Palmer v Portsmouth Hospitals NHS Trust [2017]

EWHC 2460 (QB) (15 September 2017)


Jade Palmer was born on 30th August 1994. She suffered oxygen deprivation immediately before her birth, causing brain damage which resulted in Jade being born with cerebral palsy. Jade sued the hospital trust running the hospital in which she was born.


Jade’s mother, Ms Kim Wadey, was tended to mostly throughout her labour, by midwife Kim Piper.


  • Ms Wadey’s labour had progressed normally until 20:40hrs.
  • At 20:25hrs her cervix was fully dilated and Jade’s head was engaged.
  • At 20:30hrs active pushing was commenced.


Midwife Piper had been monitoring and recording the baby’s heart rate every 5 minutes as is normal. For reasons that were not entirely clear before trial she listened to the heart rate at 20:42hrs, only 2 minutes after her previous routine and expected recording at 20:40hrs. On this occasion, she heard the baby’s heart rate drop to 90 beats per minute (90bpm).


Evidence was heard concerning when a drop in heartrate might be a cause for concern and when it may be a normal response of the baby to a contraction. Judge Sir Robert Nelson observed in his judgment;

“Whatever the precise nature of what Midwife Piper heard at 20:40 hours I am satisfied that she was concerned by it. That is why she listened again some two minutes later at 20:42 hours rather than 5 minutes later. What she heard at 20:42 confirmed her concerns. There was a deceleration to 90 bpm with only a “fair” recovery to a lower bpm of 120.

The pattern which followed of further deceleration to below 80 bpm, (nearly 75 bpm with the bpm then remaining at 80 – 90 or 75 – 80) confirms that what Midwife Piper probably heard at 20:40 was the beginning of the developing foetal distress.

Whether she could have heard a deceleration or not, what she did hear caused her concern about the foetal heart rate which rightly led to her listening again in two minutes, rather than five minutes, leading to her hearing the deceleration at 20:42.”

At 20:44hrs midwife Piper decided to move Ms Wadey into a room suitable for an assisted delivery. It was at this point that she should have called for assistance according to the Defendant’s own policy and ultimately the court.

Evidence was heard that the midwifery desk had to be passed to go to the new room. Instead of requesting assistance however, she merely told the desk that a doctor “might be required”, not that one was.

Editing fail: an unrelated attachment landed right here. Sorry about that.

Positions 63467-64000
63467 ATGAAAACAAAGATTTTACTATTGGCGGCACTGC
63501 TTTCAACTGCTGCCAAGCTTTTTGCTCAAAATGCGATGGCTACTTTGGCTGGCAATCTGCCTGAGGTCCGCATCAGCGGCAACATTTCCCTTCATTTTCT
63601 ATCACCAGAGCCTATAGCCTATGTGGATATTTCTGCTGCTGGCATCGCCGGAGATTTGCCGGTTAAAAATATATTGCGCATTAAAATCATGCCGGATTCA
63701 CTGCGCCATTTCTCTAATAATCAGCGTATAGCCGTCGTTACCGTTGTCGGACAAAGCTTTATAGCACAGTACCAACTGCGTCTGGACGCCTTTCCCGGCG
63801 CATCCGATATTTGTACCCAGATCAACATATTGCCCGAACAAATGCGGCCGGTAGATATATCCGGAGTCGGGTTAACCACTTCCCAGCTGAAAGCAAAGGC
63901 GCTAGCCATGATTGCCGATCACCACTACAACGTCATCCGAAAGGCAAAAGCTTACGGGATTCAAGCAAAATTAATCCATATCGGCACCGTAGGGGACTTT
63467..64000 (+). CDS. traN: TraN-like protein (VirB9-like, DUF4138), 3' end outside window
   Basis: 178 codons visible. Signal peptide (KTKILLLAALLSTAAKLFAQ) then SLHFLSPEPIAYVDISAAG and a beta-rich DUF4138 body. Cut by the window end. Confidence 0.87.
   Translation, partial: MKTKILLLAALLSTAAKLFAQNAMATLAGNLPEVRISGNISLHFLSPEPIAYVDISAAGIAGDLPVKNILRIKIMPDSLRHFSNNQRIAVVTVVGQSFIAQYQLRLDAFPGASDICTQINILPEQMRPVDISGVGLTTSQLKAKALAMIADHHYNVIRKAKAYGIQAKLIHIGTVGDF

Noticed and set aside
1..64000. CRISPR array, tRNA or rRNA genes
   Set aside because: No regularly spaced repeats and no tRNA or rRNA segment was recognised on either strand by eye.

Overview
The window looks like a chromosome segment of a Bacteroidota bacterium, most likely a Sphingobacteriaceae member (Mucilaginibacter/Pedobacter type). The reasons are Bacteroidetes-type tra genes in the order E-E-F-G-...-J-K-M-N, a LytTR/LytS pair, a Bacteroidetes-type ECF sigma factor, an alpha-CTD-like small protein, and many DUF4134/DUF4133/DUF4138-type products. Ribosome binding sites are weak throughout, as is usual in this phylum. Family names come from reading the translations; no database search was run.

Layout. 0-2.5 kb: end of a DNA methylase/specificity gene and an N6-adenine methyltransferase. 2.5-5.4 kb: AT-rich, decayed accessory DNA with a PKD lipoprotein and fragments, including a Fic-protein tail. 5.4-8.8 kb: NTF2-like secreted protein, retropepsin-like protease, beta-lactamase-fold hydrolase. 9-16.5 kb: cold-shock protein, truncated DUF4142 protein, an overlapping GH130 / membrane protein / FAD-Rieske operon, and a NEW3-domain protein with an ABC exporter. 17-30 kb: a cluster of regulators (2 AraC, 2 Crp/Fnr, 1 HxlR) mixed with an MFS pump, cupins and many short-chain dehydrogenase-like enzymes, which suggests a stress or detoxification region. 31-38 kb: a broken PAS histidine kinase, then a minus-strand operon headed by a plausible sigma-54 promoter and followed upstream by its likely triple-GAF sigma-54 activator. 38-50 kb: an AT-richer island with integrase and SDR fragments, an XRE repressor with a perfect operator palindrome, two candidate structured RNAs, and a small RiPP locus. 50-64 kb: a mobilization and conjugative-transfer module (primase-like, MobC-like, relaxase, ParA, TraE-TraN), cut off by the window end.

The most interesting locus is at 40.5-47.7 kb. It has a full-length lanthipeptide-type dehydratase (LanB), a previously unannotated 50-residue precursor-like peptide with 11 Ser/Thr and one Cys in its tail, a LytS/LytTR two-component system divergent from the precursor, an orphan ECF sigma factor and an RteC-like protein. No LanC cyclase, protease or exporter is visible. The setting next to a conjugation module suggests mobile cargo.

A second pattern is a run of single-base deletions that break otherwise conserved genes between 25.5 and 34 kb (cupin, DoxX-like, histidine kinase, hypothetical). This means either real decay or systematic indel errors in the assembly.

The Trial

At trial, the Defendants conceded that this was a breach of duty and one might reasonably assume from this that the court was bound to find in favour of the Claimant. However, Sir Robert Nelson had to consider what the outcome would have been had midwife Piper actually made the call at 20:44.

Would making this call earlier have made any difference to the outcome?

The level of detail that the court had to go into may at first seem excessive but it was important to try and establish, on the balance of probabilities, what the likely course of events would have been.

The window that the clinicians had to deal with was accepted by both parties to be until 20:58. This is the time that it would have been necessary for Jade to have been delivered in order for her injuries to have potentially been avoided.


The Evidence

There were two registrars on call. The hospital system was that the first registrar would be called, if it became apparent that he was not available, then the second would be paged. If the second registrar was also unavailable, then the consultant should have been called.

The midwife’s notes confirm that the first registrar was called at 20:50, but he was in theatre dealing with another emergency and would only become available at 21:05.

Bizarrely, until the trial date, no evidence of any kind had been produced showing that a second registrar was even available. Dr Perkins (the second registrar) had provided no witness statement, nor it seems had one been sought.

The court heard that most hospitals do not have a second registrar but that as this was a particularly large facility one was, on this occasion, routinely provided. Because neither side had picked up on the fact that a second registrar could have been called, the court was left to deduce what, in all likelihood, had happened. 

From the notes and evidence, Lord Nelson concluded that the second registrar was available but that he was not called.

Having established that the second registrar was available and was not called, and that the first registrar would never have made it to the delivery room in time, Lord Nelson was then required to construct the most likely timeline of events had hospital policies been adhered to, and the second registrar been called.